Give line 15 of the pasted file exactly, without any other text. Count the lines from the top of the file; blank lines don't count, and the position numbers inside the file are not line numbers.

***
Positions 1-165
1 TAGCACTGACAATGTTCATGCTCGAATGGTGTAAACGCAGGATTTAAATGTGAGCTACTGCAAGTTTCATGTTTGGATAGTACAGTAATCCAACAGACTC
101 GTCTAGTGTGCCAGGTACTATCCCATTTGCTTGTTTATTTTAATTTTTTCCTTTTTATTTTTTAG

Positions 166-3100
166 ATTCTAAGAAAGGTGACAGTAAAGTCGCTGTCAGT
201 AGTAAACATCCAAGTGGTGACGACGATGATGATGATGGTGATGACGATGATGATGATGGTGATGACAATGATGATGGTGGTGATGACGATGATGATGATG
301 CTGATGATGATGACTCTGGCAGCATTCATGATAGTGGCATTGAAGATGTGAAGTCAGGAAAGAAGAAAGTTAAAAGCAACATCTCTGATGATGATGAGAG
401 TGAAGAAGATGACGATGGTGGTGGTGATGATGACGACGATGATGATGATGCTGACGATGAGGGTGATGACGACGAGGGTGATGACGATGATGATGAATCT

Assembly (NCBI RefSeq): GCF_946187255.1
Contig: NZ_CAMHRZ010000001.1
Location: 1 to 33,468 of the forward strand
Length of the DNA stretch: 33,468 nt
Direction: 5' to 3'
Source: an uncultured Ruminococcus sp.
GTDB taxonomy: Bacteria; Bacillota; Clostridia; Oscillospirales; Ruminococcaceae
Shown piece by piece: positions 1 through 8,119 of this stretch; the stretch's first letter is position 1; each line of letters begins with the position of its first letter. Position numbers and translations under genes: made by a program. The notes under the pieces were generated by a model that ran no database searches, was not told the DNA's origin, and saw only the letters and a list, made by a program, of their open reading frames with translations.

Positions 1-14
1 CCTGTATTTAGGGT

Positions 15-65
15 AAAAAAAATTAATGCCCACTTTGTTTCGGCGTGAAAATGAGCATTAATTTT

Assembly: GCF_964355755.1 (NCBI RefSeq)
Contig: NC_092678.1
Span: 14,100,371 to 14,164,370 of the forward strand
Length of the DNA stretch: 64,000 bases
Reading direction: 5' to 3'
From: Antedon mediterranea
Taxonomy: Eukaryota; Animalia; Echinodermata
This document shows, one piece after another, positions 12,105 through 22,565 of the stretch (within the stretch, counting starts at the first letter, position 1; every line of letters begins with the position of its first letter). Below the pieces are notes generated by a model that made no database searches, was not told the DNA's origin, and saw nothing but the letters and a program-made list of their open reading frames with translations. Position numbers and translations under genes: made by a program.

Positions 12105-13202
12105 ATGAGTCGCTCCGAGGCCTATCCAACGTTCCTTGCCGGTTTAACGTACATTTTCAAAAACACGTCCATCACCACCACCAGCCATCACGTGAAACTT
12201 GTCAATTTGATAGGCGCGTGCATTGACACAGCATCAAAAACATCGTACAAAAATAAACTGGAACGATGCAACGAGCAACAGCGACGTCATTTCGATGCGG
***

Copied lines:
GTDB taxonomy: Bacteria; Bacillota; Clostridia; Oscillospirales; Ruminococcaceae